Using skin as her canvas, tattoo artist and owner of Route 66 Ink in Portland, Angel Glutz is making her artistic dreams come true. With the use of a tattoo gun, permanent ink, her customers’ vision and a unique knack to translate someone else’s thought into a one of a kind piece of art, Glutz loves going to work every day.
“My entire life I had always wanted to be an artist, I just wasn’t sure how I was going to make that happen,” explains Glutz who started her tattoo apprenticeship when she was just 19. “People joke about starving artists, but that is a reality, with tattooing you can maintain a decent living and get to do art every day. It is a wonderful job and I love coming to work.”
Glutz, employs two other female tattoo artists and a piercing specialist. Her shop is the only all female tattoo establishment in Connecticut. Open seven days a week, from noon to seven p.m. Glutz’s shop, located at 321 Marlborough Street, has a quaint, comfortable atmosphere where her clients can relax while getting an extraordinary piece of permanent, personalized art, tattooed into their skin forever.
Depicting images of all shapes and sizes, from newborn foot prints to
dangerous animals, poetry and prose, to memorials or tribal symbols, the
history of tattooing began over 5000 years ago and has evolved immensely over
the years. What was once viewed as a symbol of a subculture in the United
States, worn only by sailors, outlaws, bikers and gang members, has now become as common as shirts and pants.
Thousands of people get tattoos every year to immortalize a special moment, person, pet, time or event in their lives. These permanent symbols are pieces of unique art that can’t be lost or taken away, adorned with beauty and artistic flare, this ancient art is a modern way for people to express themselves.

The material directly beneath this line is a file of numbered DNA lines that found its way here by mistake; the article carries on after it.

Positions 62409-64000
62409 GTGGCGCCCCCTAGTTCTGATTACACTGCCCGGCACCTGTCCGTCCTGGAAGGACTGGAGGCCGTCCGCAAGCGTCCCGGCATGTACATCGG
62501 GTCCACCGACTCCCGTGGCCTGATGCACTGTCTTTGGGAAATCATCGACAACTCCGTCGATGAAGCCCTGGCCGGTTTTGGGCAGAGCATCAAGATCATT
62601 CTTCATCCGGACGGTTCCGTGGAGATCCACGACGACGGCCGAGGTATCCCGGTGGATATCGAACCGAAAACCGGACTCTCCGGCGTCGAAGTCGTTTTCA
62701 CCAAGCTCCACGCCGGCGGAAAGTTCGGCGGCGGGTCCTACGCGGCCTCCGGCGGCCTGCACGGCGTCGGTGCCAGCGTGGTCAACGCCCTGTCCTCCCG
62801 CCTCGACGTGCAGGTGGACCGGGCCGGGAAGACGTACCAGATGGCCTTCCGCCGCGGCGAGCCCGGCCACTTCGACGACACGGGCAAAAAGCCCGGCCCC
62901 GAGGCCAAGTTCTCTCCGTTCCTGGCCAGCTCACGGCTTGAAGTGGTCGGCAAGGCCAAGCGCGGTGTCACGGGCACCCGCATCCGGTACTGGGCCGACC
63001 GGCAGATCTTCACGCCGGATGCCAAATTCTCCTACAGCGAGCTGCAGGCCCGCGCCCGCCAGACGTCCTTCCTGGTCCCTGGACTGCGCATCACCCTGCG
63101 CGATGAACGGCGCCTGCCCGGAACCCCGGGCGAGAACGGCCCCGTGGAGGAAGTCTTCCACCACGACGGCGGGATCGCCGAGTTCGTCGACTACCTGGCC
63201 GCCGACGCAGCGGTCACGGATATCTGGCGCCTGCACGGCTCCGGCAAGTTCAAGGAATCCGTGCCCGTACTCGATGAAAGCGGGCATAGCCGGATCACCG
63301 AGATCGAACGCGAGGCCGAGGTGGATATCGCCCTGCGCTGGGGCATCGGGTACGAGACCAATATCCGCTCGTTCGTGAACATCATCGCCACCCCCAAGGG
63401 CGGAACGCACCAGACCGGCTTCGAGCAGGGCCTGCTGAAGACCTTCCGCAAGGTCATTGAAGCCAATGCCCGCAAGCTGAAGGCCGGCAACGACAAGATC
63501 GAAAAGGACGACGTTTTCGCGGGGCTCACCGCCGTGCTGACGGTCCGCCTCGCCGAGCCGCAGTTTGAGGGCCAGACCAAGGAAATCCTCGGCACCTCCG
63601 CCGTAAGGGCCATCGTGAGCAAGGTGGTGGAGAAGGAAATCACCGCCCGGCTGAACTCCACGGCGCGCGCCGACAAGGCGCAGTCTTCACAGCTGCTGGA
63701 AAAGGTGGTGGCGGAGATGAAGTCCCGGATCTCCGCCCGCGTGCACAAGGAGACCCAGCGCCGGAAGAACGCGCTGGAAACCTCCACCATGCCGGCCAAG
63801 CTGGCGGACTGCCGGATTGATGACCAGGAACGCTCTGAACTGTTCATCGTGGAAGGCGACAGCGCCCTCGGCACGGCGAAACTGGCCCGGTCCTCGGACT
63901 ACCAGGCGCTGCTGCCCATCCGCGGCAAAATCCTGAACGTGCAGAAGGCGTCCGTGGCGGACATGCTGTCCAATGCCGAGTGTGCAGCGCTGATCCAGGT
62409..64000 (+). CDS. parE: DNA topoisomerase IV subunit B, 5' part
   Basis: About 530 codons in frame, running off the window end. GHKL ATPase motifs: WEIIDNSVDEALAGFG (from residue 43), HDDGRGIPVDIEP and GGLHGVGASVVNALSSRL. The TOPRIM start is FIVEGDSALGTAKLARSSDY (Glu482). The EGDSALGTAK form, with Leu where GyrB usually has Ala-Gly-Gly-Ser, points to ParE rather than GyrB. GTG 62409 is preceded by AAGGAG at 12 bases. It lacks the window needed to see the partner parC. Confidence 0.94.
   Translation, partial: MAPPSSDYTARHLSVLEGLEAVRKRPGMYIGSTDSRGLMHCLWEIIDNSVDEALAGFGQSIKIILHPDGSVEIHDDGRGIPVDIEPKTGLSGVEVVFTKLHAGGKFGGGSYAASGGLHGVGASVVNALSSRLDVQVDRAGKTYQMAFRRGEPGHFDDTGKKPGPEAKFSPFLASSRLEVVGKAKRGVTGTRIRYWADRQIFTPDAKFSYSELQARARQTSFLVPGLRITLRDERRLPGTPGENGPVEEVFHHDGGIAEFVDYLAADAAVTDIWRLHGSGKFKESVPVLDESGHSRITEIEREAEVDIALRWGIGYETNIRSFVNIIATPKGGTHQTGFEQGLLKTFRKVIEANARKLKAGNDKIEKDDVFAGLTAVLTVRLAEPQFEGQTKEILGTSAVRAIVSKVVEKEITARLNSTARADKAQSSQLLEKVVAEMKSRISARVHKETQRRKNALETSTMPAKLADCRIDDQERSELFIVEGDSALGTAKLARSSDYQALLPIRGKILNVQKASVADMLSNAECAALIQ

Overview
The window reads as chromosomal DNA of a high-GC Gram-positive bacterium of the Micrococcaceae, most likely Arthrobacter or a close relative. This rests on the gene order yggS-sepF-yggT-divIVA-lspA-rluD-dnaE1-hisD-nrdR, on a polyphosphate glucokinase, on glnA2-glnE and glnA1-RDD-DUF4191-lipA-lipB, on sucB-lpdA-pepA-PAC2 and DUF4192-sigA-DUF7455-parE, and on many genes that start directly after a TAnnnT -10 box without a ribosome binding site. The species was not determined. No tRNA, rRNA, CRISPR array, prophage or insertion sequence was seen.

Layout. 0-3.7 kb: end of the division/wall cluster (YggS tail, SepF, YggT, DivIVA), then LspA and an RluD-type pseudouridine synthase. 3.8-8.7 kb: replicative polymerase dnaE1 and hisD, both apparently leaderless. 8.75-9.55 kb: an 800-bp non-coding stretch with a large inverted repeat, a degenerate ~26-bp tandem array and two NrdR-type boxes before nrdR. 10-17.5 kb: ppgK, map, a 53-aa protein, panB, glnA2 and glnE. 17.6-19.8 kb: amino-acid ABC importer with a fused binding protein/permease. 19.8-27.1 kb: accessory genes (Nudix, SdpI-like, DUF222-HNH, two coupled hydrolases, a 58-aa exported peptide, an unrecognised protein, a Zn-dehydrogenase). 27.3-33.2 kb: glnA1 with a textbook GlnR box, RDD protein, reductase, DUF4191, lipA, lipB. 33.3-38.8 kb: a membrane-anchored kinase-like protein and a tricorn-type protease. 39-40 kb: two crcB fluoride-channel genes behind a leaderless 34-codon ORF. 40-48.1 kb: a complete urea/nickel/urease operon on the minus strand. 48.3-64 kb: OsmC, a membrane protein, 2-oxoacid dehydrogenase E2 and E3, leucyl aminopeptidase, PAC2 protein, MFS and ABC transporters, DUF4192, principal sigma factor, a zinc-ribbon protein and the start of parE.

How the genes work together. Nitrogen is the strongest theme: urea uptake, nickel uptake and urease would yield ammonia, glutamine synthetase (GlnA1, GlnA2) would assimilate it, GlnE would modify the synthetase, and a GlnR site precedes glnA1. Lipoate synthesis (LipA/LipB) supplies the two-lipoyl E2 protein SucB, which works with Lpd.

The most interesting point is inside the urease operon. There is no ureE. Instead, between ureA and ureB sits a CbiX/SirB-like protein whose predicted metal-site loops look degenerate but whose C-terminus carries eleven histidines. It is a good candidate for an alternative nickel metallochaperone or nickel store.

“Tattoos are not as scary as they once were portrayed to be,” explains
Glutz, who attributes the recent surge of tattoos in the mainstream, in part to
reality shows about the talent. “Contrary to what T.V. depicts, customers
should not expect to come in and get a sleeve done in an hour,” adds Glutz.
She says the amount of time it takes to create each tattoo depends on
its complexity and the day’s schedule. Her advice to those interested in
getting a tattoo for the first time, is to come down to the shop and meet with
the artists, find one they like and click with, check out their designs and
then collaborate about what kind of tattoo they want, where they want it, how
big and how detailed. The artists will then draw it up, show the customers
their design and let them know approximately how long it will take and how much
it will cost. The shop minimum is $60.
“Some tattoos can be done in an hour and others can take several years
of work to complete, it all depends on what the customer wants,” says Glutz,
who enjoys doing a little bit of everything from newcomers, to cover-ups, to
reworking and more. “If my clients leave here happy and feeling better about
themselves than I know I have done my job well,” adds Glutz, who had a man come
in to rework a tattoo he had gotten several years ago in prison, when she was
done with the tattoo he thanked her and said, “…before when people saw my tattoo
they knew where I had been, now when they see me they think that’s just another
guy with a great tattoo, so thank you.”
Those leery of the pain involved in getting a tattoo Glutz assures, “It
is nothing more than the pain of an itchy, irritated sunburn, nothing more.”
Her shop guarantees all their work and if customers ever need a touch up and
they have cared for the tattoo appropriately, it is always done for free with a
For more information about Route 66 Ink, call 860-342-2007.